Some advanced persistent threat (APT) actors also started tapping into the cryptocurrency market. We previously reported on the Lazarus group, which developed VHD ransomware for the purpose of monetary gain. Now we see that APT actors have also switched to crypto. BlueNoroff developed an elaborate phishing campaign that targeted startups and distributed malware for stealing all crypto in the account tied to the device. They impersonated numerous venture capital groups and investors with considerable success. The NaiveCopy campaign, another example of an advanced threat, targeted stock and cryptocurrency investors in South Korea. And there is more room for further development – hardware wallets and smart contracts could provide a new juicy target for attackers.

This report shines a spotlight on the financial cyberthreat landscape in 2022. It presents a continuation of our previous annual financial threat reports (2018, 2019, 2020, 2021), which provide an overview of the latest trends across the threat landscape. We look at phishing threats commonly encountered by users and companies, as well as the dynamics of various Windows and Android-based financial malware.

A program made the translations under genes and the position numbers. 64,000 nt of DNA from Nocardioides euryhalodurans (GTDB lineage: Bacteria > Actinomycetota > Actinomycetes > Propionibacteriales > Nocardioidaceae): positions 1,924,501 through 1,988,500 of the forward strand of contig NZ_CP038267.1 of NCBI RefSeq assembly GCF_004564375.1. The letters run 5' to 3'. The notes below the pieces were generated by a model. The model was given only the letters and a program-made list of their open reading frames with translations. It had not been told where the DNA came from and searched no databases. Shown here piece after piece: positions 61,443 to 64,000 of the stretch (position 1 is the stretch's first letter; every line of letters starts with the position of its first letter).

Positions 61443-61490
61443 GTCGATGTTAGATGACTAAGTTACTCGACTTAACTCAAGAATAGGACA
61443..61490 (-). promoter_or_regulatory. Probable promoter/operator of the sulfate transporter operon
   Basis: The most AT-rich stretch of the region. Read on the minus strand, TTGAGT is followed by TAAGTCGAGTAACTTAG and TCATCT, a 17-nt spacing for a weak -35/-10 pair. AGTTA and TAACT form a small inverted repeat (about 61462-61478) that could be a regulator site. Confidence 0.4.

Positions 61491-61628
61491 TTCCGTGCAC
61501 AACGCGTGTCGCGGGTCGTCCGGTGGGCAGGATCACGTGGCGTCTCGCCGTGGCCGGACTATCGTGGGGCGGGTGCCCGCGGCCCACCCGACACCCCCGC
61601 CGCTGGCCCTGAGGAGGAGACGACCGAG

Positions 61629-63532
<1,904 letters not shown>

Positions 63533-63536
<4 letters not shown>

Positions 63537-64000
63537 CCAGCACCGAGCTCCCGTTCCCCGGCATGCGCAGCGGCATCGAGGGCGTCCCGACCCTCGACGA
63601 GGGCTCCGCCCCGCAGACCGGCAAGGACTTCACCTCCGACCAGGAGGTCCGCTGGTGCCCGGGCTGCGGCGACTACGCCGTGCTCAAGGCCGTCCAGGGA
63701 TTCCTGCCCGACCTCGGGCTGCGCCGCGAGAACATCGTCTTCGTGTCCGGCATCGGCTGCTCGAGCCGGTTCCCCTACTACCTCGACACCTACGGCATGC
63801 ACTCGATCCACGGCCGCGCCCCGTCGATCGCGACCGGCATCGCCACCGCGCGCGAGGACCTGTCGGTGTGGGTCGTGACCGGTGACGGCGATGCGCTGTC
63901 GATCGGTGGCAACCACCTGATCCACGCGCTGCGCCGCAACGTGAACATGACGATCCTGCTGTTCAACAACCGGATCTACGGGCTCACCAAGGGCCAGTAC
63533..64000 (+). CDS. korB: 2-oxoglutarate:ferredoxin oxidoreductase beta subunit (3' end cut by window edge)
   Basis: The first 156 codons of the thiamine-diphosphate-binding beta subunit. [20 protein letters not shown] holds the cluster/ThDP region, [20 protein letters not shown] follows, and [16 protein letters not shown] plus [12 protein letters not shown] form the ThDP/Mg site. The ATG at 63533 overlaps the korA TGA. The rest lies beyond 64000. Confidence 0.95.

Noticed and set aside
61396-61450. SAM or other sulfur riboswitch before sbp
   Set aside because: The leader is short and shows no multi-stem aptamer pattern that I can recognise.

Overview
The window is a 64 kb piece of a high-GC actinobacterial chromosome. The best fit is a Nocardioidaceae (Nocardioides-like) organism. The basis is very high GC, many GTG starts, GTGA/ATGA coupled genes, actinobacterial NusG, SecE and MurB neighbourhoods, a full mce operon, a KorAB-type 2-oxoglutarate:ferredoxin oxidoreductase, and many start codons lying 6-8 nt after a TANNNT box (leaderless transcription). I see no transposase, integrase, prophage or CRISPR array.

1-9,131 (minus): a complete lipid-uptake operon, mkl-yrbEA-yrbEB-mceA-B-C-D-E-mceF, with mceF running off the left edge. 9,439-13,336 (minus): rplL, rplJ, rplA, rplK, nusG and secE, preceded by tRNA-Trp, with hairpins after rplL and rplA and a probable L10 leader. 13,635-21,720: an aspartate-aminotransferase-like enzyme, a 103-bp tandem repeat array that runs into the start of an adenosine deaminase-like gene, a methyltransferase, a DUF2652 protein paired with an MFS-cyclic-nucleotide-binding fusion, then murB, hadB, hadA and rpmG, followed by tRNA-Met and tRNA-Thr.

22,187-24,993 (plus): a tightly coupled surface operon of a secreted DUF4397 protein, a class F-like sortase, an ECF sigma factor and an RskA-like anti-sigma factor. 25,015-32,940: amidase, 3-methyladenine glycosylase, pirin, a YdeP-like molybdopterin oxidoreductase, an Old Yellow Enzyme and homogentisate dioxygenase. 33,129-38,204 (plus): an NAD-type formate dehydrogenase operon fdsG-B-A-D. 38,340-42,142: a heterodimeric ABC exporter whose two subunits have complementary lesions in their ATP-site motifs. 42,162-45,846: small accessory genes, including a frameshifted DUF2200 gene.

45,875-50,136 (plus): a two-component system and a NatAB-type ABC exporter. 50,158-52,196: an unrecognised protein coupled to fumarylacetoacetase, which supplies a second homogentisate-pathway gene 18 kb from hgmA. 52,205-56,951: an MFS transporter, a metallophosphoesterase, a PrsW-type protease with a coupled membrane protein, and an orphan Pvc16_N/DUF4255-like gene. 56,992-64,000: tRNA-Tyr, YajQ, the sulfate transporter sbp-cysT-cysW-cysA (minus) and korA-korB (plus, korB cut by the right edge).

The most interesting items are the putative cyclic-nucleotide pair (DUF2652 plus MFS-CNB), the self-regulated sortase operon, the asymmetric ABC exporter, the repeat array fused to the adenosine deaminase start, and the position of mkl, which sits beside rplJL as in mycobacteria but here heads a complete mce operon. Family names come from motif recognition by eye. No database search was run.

For this report, we conducted a comprehensive analysis of financial cyber threats in 2022. We focused on malicious software that targets financial services institutions such as online banking, payment systems, e-money services, online stores, and cryptocurrency services. This category of financial malware also includes those seeking unauthorized access to financial organisations’ IT infrastructures.

In addition to financial malware, we also examined phishing activities. This entailed studying the design and distribution of financially themed web pages and emails that impersonate well-known legitimate sites and organizations with the intention of deceiving potential victims into disclosing their private information.